Cloth booster pads are designed to be tucked inside a cloth or disposable diaper. The most popular boosters are made of bamboo, hemp, or microfibre.

Disposable booster pads are designed to fit inside a standard disposable diaper — some come with an adhesive strip to hold it in place. They are often called doublers, as they absorb double the amount of a regular diaper. Most absorb 6-8 ounces of liquid.

Look for a disposable booster that is phthalate-free and does not contain latex, chlorine, or any added fragrance. This will protect your baby from developing a diaper rash, as she will likely be wearing this diaper all night.

Act preemptively by changing your baby’s diaper before you have to

It’s tempting to wait to change your baby’s diaper until absolutely necessary. Many mothers drowsily keep track of how full it’s getting throughout the night, and only choose to sit up and change it when it’s at capacity.

If you wait until the very last moment to change a diaper, you are playing with fire!

Instead, change your baby’s diaper the first time you wake up during the night. Maybe you wake up to help your baby latch on when she needs to nurse, or to adjust your pillow, or to stop your partner from snoring.

Whatever the reason — use it as your opportunity to change your baby’s diaper. (Even if it’s practically empty.)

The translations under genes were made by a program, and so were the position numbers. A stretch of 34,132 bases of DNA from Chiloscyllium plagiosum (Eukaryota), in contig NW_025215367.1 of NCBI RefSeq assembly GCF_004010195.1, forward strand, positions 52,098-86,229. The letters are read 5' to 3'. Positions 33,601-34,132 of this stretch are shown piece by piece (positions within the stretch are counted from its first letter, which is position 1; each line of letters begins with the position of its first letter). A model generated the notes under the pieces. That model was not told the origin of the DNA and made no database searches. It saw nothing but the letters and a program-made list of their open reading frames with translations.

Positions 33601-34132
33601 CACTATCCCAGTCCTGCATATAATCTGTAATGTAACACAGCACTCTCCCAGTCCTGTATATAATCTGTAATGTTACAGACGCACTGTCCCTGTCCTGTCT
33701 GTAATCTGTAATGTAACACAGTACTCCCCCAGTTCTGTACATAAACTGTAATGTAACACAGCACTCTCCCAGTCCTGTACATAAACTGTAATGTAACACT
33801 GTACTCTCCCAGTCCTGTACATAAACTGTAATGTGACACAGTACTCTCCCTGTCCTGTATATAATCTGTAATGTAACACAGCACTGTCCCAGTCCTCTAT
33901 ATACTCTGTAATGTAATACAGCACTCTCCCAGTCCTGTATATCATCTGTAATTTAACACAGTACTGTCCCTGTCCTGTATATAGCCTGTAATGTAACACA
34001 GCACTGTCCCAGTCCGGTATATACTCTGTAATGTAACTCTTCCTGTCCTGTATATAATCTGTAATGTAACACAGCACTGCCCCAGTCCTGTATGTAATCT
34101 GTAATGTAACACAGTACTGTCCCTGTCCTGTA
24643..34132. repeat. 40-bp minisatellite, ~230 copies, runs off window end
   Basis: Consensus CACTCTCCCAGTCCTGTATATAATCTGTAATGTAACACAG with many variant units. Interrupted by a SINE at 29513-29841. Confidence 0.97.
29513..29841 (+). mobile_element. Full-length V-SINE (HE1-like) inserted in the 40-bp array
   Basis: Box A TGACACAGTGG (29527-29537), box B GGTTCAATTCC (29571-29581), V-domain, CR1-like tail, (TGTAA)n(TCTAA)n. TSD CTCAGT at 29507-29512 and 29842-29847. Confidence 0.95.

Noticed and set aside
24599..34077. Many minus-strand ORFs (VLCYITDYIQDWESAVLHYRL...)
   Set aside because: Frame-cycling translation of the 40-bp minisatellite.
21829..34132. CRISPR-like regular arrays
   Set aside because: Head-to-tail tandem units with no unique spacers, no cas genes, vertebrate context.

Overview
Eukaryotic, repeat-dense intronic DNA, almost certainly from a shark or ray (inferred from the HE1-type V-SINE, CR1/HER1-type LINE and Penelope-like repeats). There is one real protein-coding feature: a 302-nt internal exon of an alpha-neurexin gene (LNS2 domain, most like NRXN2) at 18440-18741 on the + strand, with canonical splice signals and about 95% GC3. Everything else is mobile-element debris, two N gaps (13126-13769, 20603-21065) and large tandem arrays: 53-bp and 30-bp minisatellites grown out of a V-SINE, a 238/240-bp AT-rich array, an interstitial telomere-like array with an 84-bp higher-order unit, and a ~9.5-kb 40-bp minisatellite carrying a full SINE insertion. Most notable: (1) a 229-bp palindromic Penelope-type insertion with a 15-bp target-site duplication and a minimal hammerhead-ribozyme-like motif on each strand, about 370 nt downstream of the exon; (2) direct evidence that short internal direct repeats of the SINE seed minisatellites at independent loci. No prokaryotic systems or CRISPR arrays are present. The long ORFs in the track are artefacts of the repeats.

Take your time. Make sure you flare out the ruffles on the diaper’s sides with your finger. And if you have a boy, make sure his penis is pointing down.

This will increase your odds of making it through the remainder of the night without suffering a leak. And you may not have to change it again until morning!

Pay attention to your baby’s sleep position & adjust if necessary

As your baby grows, nighttime wriggling will become the norm. Once they can roll onto their tummy, many babies will prefer to sleep in that position.

If your toddler is over a year and you feel comfortable with her sleeping on her tummy, be aware that this sleep position can lead to diaper leaks.

This may be the easiest technique to stop diaper leaks before they happen — it’s easy and free, and all it takes is a little detective work. Whenever you happen to wake up throughout the night, take a look at how your baby or toddler is lying. Is she on her tummy? Or side? Or her back, with one leg resting on the window sill?